The last time Bernard Melvin heard from his daughter Carrie, she was calling to wish him a happy birthday.
It was the summer of 2015, and the Morro Bay native was living in Hollywood and starting her own social media business. She told him she was the happiest she had ever been and loved her life.
Weeks later, her father received unimaginable news.
Carrie had been killed by a man who fired a shotgun blast at her face as she walked with her boyfriend to a Thai restaurant in Hollywood.
On Monday, Bernard Melvin stood in a downtown Los Angeles courtroom moments before the man convicted of his daughter’s murder was sentenced to life in prison without the possibility of parole.
Telling his wife and relatives that his 30-year-old daughter was dead was the “hardest thing” he has ever done, Melvin said.
“I feel as though I have lost a limb,” he said, his voice cracking. Since then, he said, he has held his wife as she cries herself to sleep, and shed tears with Carrie’s boyfriend.
“I have tried to answer my family’s questions, but how do you explain a completely senseless act? We cry every day,” Melvin said.
Carrie Melvin grew up in Morro Bay and attended Del Mar Elementary, Los Osos Middle School and Morro Bay High School, before going on to Cuesta College and UC Santa Cruz, where she earned degrees in literature and film/digital media.
The victim’s older brother, Ryan, said Ezeoma Chigozie Obioha’s insistence that he is innocent compounded the family’s grief. He said he experiences recurring nightmares about his sister’s murder.
“Every day it hurts when I wake up and realize she is gone,” he said.
Obioha, who was convicted last year of first-degree murder, sat showing no emotion.
At one point during the hearing, Obioha’s sister, Nkechi Howell, told the court, “Judge, you’re sending an innocent man to prison.”
She rushed out of the courtroom, followed by court bailiffs. After the hearing, Superior Court Judge Robert J. Perry scolded Howell, calling her behavior “inappropriate.”
Prosecutors alleged that Obioha acted after Melvin spurned his romantic interest in her and then filed a complaint with state officials alleging that he owed her more than $1,000 for work she had done marketing his clothing line on social media.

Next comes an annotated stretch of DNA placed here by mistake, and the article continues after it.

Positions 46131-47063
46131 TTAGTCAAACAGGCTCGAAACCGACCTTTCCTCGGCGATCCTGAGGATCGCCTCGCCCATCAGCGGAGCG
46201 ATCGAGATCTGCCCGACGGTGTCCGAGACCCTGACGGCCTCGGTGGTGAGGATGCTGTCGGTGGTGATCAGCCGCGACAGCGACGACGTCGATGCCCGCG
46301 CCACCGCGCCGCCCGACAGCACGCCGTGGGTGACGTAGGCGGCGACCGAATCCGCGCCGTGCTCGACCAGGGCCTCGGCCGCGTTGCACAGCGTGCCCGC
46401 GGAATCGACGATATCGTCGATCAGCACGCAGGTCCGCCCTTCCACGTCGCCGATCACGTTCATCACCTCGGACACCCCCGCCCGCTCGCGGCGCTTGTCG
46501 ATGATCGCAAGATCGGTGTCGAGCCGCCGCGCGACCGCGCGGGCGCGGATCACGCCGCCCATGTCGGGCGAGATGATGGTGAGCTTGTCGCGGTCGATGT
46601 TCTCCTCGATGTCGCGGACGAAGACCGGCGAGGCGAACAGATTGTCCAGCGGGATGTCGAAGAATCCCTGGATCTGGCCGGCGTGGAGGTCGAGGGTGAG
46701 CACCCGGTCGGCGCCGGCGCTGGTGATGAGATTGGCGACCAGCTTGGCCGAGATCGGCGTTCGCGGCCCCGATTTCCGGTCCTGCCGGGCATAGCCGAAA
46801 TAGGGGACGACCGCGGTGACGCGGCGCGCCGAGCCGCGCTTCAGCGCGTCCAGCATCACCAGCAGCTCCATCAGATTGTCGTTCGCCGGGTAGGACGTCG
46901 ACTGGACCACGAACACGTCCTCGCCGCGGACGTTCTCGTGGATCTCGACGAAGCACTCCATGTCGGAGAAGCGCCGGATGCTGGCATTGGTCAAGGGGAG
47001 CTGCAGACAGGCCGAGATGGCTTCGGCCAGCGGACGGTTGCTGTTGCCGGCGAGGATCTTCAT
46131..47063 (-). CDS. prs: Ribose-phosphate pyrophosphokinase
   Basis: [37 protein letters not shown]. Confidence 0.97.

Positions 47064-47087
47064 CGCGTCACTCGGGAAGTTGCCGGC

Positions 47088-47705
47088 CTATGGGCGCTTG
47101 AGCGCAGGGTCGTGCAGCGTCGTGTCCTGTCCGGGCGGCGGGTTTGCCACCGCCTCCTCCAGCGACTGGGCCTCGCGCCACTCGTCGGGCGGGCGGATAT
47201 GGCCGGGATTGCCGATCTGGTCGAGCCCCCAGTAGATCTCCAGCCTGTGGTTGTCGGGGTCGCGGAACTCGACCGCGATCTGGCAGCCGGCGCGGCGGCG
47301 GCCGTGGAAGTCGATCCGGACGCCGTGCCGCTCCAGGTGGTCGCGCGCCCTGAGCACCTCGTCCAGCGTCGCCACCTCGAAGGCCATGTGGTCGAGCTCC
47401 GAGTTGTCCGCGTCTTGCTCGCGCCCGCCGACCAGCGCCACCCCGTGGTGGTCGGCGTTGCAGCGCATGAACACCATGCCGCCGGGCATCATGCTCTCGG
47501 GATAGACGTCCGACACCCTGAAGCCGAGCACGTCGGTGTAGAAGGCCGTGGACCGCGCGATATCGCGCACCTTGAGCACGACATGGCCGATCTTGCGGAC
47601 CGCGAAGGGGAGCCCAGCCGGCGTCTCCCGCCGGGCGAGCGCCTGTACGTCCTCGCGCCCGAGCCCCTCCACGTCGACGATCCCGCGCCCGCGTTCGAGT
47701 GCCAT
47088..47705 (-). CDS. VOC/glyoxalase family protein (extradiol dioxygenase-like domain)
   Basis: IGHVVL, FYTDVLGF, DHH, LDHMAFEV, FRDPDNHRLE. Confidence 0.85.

The morning after the killing, a boy playing on the beach in Malibu found Obioha’s Mossberg 12-gauge shotgun under a rock. Lying nearby was an unusual shotgun shell, identical to an expended shell found at the crime scene: a white Rio Royal Grand 12-gauge, 00 buck shell with the head stamp “globalshot.com,” prosecutors said.
Jurors deliberated about a day before convicting Obioha and finding true the special-circumstance allegation that he committed murder for financial gain. Defense attorneys plan to file an appeal.
Obioha’s defense attorneys had argued that the shotgun shells, as well as the gun, were planted. A blast from a Rio Royal shell would have caused more wounds to the victim’s face, they argued.
And they attacked a six-man photographic lineup that two witnesses — Melvin’s boyfriend and a security guard who saw the attack — used to identify Obioha as the gunman.
After the guard described the shooter as “abnormally dark,” he pointed out two possible suspects from the lineup. One was Obioha, whose photo was the darkest in the lineup.
“That is manipulated,” attorney Dana Cole told jurors during the trial, referring to the photo. “That is totally manipulated, and it’s just not right.”
Obioha’s mother also told jurors that her son was at home the night of the slaying. Deputy Dist. Atty. Michelle Hanisee suggested that Obioha’s family had lied and fabricated evidence to protect him.
Defense attorneys downplayed the idea of a financial motive for Obioha by showing jurors a receipt indicating that he paid Melvin $1,740 in cash on the same day he wrote the $1,620 check that didn’t clear.
But Hanisee called the receipt book “fishy.”
Obioha’s sister found it after her brother’s arrest, and the May 2, 2015, entry in Obioha’s receipt book was out of chronological order. The obvious conclusion, Hanisee said, was that the receipt was fabricated.
“Every scrap of evidence that points to anyone points to him,” Hanisee told the jury.
And the prosecutor noted that it wasn’t until November 2016 that Pauline Obioha said for the first time that her son was with her on the night of the killing.
“I think at some point, her mom instincts overtook her,” Hanisee told jurors.
In phone calls from jail, she added, Obioha gave his family different explanations about what happened to his gun.
First, he said that it had been stolen. Then, that Melvin’s boyfriend had taken it to set him up. Lastly, he said it had been planted by an ocean photographer who wanted his Instagram and Facebook accounts featured on the news, the prosecutor said.
In court, the victim’s father said that after sitting through the trial and hearing the evidence, he’s convinced that Obioha was the person who killed his daughter. He urged Obioha to accept the sentence.
“I had to hear and see things in the trial that no parent should have to see,” he said.